Theatre in Harrisburg has benefitted from the intense involvement of the Jewish community, as well. Mike Greenwald credits Jews in the Harrisburg area with helping to keep theatre viable across the midstate. “I’m not sure that theatre in Harrisburg would be as vibrant as it is if it were not for the substantial support it gets from the Jewish community. Music, dance, and theatre are all things that are important to Jews and Jewish families.” Look in most Playbills in the area and you can often find many names you will recognize not just in the cast listing, but the patron listing, as well. “In terms of education as well as appreciation, I think that the Jewish community in Harrisburg has had a major impact on theatre, and theatre has had a major impact on the community,” Mike continues. In 2017, Maureen Kendler wrote an article for the Jewish Chronicle exploring the Jewish community’s love for Fiddler on the Roof. “The shtetl has a very special place in the Jewish heart, as a place of identity and origin,” she writes. “(Fiddler on the Roof showed) a tragic and unspeakably painful end to a remarkable way of life where, despite living in danger, with boundaries so limited and security so flimsy, shtetl life was warm and vital.” Like the shtetl that Maureen describes, today’s theatre can also be thought of as “warm and vital,” where community members come together for an experience where the whole is greater than the sum of the parts. Nancy has a simple message for theatre lovers who may have retired their dancing shoes or who prefer to stay away from the spotlight: “Just come to the theatre!”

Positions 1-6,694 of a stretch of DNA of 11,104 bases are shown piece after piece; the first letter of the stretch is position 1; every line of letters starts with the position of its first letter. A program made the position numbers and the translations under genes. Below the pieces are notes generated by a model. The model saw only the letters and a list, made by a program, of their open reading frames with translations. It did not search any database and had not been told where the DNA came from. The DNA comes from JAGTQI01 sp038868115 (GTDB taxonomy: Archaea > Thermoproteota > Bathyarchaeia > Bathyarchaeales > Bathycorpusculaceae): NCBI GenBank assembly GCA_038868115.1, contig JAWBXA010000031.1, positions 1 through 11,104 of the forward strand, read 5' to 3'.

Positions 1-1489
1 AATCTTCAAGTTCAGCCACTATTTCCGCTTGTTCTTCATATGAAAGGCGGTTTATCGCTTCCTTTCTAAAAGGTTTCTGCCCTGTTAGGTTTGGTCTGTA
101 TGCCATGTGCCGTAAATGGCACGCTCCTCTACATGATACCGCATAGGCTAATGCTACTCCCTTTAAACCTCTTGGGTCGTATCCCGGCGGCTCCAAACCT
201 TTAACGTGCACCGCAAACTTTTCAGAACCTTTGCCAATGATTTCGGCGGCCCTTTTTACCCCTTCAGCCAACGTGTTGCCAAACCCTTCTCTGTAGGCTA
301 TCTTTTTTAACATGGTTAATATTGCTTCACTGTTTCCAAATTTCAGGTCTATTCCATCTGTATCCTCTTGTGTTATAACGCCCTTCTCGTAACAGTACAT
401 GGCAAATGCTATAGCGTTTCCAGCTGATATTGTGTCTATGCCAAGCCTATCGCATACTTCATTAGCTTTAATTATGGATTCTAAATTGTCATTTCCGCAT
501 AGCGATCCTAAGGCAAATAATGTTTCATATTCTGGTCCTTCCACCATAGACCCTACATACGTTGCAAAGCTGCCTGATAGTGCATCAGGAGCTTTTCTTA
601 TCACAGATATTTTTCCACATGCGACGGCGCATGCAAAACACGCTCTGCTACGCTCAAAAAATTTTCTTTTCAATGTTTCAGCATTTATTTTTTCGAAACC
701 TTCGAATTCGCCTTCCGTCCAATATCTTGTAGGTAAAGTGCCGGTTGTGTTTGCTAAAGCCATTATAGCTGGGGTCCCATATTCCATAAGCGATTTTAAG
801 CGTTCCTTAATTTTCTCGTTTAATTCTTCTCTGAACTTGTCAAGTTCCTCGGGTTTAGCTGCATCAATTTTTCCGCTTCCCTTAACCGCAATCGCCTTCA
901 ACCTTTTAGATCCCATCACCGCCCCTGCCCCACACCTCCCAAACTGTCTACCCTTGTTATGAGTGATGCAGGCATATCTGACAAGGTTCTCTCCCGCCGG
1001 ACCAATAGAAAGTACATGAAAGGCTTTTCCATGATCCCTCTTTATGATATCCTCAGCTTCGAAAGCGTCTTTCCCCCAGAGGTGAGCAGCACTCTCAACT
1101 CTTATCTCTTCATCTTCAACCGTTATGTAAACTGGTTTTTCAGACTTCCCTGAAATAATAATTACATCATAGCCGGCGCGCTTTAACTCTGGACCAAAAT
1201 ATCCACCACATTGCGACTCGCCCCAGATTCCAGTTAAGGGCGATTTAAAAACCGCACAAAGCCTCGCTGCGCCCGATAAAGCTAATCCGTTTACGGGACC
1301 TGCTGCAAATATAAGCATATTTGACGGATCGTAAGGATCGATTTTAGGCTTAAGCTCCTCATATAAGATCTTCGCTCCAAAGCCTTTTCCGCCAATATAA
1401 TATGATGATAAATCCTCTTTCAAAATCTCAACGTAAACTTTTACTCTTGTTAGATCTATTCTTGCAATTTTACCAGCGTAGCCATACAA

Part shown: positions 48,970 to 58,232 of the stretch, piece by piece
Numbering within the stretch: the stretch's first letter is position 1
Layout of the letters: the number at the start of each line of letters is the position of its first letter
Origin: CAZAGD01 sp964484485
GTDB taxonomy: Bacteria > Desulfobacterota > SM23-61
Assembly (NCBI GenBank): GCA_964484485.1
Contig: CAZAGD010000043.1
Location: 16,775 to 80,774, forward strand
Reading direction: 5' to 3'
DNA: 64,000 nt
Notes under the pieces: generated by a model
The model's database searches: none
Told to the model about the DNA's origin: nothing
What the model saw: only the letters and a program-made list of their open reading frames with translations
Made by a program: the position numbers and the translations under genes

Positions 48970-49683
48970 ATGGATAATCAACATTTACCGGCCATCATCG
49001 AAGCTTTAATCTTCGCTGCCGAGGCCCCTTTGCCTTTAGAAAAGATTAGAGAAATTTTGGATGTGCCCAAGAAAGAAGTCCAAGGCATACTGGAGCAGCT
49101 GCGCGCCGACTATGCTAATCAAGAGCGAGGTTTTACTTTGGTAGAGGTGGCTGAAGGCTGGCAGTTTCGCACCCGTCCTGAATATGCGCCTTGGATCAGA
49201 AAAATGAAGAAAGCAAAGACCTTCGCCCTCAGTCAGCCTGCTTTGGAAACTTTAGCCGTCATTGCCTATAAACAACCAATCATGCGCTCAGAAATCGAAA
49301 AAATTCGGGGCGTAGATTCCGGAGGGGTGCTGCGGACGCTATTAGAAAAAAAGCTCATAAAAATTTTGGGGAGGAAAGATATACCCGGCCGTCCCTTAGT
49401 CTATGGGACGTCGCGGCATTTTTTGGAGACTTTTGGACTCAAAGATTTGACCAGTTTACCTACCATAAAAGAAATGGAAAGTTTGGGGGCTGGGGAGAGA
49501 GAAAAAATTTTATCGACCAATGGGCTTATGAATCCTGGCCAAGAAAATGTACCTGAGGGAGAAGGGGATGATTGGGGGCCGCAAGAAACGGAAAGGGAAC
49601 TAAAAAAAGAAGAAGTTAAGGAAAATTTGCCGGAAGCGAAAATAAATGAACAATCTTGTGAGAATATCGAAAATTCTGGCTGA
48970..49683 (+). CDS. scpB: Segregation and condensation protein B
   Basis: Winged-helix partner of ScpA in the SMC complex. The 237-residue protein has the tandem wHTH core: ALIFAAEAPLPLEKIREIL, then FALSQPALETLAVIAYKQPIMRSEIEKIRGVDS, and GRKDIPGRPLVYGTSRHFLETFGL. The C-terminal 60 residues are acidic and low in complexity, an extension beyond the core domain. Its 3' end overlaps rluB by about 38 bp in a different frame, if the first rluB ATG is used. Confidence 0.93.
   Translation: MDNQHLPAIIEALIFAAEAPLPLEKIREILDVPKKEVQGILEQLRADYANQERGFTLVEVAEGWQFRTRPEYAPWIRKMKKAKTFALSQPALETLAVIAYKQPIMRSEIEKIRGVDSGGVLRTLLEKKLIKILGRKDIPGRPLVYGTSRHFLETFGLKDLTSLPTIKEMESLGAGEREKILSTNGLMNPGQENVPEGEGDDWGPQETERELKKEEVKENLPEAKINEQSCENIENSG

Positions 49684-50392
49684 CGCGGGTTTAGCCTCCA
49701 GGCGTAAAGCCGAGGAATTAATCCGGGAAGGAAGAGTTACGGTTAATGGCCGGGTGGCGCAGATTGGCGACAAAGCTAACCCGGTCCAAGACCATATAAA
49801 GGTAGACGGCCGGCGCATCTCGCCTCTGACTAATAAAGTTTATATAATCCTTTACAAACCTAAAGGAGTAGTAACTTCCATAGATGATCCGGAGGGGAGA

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| February 1, 2019 | 5